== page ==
What you can do is practice safer sex the way people would if protecting themselves from the possibility of contracting an STI (sexually transmitted infection). This would mean dental dams for oral sex and latex (or non-latex alternative) gloves for manual sex. The gloves protect in case there are microscopic scratches or cuts on the hands that could absorb or transmit blood.

Knowing whether saliva can transmit your disease would help you to know what precautions the two of you wish to take, or have already taken, in kissing.

Again, welcome. Very glad to hear you find the site so helpful! [Smile]

--------------------
Robin

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Cecile
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So what I was talking about is I have Hephatitus B. Also, I used disease instead of infection because while it can be transmitted through bodily fluids, it isn't normally considered an STD....?

Moving forward, yes, we are both educated on the more general safe sex practices; I was just wondering about some specifics for us.

And yes, I have kept up with my doctor about this and the state of my condition has remained unchanged. Besides a high viral count, which is common with Hep B and I've always had, I'm healthy.

Also, from what I've discussed with my physician, it's not normally transmitted via saliva unless there are distinct, open cuts.

Thanks again,
Cecile

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Heather
Executive Director & Founder
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STD/STI is a tricky term for most infections: when it's used, it is because a given infection is just most commonly transmitted sexually, but none are only transmitted that way. But you're right, Hep B -- all the heps -- aren't usually classified that way.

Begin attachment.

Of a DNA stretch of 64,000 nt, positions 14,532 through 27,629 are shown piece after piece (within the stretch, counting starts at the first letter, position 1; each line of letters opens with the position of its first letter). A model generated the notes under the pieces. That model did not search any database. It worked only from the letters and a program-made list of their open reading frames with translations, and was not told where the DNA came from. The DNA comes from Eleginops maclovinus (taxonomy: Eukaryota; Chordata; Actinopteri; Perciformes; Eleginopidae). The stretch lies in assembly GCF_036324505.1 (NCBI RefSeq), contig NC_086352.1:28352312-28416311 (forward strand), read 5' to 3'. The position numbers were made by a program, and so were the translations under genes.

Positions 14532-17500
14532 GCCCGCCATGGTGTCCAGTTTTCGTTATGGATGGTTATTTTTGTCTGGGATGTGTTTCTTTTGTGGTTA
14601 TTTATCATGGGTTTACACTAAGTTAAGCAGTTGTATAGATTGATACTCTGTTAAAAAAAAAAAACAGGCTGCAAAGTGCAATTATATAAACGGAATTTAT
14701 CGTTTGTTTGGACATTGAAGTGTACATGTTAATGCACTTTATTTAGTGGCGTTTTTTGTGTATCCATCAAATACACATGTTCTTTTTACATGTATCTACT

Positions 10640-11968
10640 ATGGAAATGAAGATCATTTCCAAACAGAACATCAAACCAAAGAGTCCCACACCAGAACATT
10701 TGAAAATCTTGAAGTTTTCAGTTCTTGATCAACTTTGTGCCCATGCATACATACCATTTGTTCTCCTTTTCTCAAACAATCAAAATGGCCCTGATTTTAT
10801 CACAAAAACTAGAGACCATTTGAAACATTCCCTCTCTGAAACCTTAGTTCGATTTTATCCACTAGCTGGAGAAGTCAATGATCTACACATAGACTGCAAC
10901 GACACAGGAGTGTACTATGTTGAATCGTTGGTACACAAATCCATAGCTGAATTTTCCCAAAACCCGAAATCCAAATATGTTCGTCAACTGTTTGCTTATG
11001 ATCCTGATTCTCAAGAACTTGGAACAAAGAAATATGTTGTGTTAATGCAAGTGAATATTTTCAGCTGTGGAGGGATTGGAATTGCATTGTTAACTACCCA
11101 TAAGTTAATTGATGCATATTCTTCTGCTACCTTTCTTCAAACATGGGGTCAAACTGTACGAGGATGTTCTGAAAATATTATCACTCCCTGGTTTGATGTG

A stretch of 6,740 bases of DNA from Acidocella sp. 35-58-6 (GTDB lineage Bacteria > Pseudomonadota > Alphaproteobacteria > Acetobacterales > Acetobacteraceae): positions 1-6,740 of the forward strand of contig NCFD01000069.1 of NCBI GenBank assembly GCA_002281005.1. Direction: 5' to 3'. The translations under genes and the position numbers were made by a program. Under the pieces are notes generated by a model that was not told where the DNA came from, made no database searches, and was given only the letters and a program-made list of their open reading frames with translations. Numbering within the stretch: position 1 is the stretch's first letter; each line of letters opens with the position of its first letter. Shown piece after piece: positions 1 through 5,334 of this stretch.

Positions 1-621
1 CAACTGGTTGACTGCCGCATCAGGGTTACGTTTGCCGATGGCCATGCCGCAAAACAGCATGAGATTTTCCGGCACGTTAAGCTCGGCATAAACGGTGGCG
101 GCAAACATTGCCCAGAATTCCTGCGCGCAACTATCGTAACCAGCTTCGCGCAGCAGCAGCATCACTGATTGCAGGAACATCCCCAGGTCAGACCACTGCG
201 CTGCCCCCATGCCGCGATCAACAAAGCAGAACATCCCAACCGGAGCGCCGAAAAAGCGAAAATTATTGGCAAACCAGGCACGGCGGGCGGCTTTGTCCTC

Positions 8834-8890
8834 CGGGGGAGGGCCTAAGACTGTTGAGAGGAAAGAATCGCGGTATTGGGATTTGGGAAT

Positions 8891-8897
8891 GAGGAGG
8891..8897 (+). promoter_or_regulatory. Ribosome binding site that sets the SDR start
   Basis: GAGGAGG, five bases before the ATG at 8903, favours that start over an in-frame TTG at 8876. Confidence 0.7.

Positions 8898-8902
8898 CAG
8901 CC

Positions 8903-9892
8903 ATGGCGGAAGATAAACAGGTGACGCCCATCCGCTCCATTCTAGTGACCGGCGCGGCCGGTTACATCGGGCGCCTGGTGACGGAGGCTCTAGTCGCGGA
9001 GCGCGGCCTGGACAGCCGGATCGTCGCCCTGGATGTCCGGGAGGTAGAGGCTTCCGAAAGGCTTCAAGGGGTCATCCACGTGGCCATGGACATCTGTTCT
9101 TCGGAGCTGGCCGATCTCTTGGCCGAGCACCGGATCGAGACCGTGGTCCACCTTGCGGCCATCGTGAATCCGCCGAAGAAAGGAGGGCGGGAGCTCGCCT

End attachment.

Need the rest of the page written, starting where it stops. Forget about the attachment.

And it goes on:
So, with Hep B, the same safety measures you'd use to prevent STIs will protect your partner here. There's nothing extra or special to do, save that she can certainly make sure she's vaccinated, and that her vaccination is up-to-date.

You're right, saliva isn't an issue: the fluids that are are typically blood or genital fluids.

So, it sounds like you feel close enough to her to be considering getting sexual: how about how you're feeling about disclosing that you have Hep B?

--------------------
Heather Corinna, Executive Director & Founder, Scarleteen
About Me • Get our book!
Never doubt that a small group of thoughtful, committed citizens can change the world. Indeed, it is the only thing that ever has. - Margaret Mead

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Cecile
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Yes, I am ready/okay with telling her; we're at that stage.

And just for clarification, how should we approach oral since it is not transferred by saliva? Does that mean I could give her oral, just not the other way around or?

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Robin Lee
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It's sound safer sex practice to use barriers until we're aware of our partners' STI status through current clear STI screenings.

--------------------
Robin

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Cecile
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At this point, we are now both aware of each other's health I that say. She is completely clean and has never had a history of STI/Ds either. The only thing I have, and will continue to have for the rest or my life, is Hep B.